A flowering cherry tree blooms in the spring with a riot of blossoms covering the branches. Because the cherry tree blossoms develop on stems that grew the previous year, a gardener must wait to perform pruning maintenance until after blossoming finishes. This ensures that you do not accidentally prune away future blossoms, thereby reducing cherry growth during the growing season. Prune flowering cherry trees annually in late spring or early summer to keep the trees healthy and vibrant.
Watch the blooming progress of the cherry tree in the spring so you will know when the blossoms finish blooming. This is the time to prune the cherry tree.
Examine the cherry tree to find branches that you should remove for basic thinning on the cherry tree, to maintain healthy growth and an attractive shape. Look for branches that cross other branches and rub, and tag these branches for removal by tying a piece of brightly coloured string around the branch. Tag any new sucker growth growing out from the trunk below the first established scaffold branch. Tag unhealthy branches that did not blossom.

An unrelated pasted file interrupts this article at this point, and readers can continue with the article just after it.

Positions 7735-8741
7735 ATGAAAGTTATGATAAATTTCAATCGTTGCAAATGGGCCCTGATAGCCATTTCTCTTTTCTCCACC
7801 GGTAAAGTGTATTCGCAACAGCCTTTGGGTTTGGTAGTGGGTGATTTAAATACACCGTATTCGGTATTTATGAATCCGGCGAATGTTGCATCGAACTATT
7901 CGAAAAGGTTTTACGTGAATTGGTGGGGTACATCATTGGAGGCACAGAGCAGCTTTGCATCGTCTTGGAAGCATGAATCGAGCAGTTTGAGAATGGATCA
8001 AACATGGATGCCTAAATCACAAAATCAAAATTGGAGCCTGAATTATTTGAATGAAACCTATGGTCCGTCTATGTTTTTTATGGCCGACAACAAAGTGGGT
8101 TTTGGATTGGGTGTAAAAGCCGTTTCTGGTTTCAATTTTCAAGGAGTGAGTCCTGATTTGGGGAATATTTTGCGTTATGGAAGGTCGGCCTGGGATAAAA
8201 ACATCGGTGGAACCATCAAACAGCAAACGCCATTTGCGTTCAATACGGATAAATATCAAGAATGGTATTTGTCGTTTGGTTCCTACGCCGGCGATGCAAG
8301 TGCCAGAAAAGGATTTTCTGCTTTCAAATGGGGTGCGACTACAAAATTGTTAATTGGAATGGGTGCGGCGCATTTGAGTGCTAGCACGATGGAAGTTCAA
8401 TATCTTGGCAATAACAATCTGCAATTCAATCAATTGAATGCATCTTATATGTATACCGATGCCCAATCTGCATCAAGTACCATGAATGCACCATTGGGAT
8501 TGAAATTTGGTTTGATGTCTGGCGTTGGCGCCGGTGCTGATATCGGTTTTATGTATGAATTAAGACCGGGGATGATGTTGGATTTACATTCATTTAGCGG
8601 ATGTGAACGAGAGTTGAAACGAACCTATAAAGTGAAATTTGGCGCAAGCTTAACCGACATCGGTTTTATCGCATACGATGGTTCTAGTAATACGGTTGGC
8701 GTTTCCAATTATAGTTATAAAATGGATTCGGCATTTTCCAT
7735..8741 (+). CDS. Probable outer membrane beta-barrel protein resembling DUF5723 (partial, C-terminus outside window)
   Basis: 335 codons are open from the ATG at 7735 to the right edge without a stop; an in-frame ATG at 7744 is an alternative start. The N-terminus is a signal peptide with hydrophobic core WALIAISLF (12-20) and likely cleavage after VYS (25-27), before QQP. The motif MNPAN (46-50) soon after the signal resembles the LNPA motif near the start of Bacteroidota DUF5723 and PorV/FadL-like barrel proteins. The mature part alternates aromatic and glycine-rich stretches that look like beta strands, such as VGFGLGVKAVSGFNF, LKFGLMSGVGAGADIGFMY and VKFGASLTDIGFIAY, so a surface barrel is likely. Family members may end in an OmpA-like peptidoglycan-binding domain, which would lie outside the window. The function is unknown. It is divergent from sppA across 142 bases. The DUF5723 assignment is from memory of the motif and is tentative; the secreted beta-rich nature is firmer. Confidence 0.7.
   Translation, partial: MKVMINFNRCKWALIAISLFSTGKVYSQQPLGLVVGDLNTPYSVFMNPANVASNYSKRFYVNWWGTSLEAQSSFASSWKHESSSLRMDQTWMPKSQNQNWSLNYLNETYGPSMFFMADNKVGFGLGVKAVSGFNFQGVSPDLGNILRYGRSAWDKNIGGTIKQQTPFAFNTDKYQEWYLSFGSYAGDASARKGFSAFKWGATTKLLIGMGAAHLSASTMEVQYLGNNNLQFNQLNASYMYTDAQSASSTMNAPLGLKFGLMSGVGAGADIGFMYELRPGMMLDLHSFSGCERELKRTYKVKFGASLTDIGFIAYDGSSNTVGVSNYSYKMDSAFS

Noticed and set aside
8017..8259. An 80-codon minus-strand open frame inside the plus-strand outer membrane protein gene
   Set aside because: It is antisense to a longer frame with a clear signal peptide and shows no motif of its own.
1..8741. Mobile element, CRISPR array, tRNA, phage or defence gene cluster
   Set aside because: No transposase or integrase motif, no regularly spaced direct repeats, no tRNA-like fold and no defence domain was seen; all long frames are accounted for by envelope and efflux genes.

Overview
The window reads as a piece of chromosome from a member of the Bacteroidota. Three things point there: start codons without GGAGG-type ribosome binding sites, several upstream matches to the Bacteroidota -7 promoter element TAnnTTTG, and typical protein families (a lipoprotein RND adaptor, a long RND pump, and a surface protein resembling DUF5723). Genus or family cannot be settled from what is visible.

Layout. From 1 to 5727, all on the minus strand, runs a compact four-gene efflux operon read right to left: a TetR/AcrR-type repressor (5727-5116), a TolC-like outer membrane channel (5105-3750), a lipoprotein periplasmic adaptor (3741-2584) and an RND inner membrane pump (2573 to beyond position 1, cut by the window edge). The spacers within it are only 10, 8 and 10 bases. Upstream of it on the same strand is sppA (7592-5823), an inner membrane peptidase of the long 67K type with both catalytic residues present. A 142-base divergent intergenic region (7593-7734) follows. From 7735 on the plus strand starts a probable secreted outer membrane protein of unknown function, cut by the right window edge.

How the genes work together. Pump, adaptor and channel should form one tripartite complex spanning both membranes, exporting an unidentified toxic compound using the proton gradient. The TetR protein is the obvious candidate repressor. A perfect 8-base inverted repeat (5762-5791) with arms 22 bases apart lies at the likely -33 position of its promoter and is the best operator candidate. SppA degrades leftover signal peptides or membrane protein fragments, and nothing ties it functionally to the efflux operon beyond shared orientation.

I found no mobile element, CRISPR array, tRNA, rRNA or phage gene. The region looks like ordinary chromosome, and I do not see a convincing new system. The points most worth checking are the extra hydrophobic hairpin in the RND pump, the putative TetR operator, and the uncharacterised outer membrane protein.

Cut away sucker growth with lopping shears as long as the branches are less than 3.75 cm (1 1/2 inches) in diameter. Remove these suckers at the trunk and discard them.
Trim away the branches you tagged in the centre of the tree that cross other branches and rub. Use a pole pruning saw for branches larger than 2.5 cm (1 inch) in diameter that are high up in the tree or use the lopping shears for smaller branches within easy reach. Remove these branches back to 1.25 cm (1/2 inch) away the next-largest branch by cutting or sawing them off cleanly.
Prune unhealthy branches from the cherry tree with the pole saw or the lopping shears, removing them back to 1.25 cm (1/2 inch away) from the next largest branch.
Discard all growth you remove. Do not leave it beneath the tree because it can cause bacteria to develop in the soil.
If you must trim back a branch without cutting it back all the way to the next-largest branch, cut it off just above a bud without removing more than one-half of the length of the branch. This trimming is effective for controlling growth -- if a power line is above a tree, for example.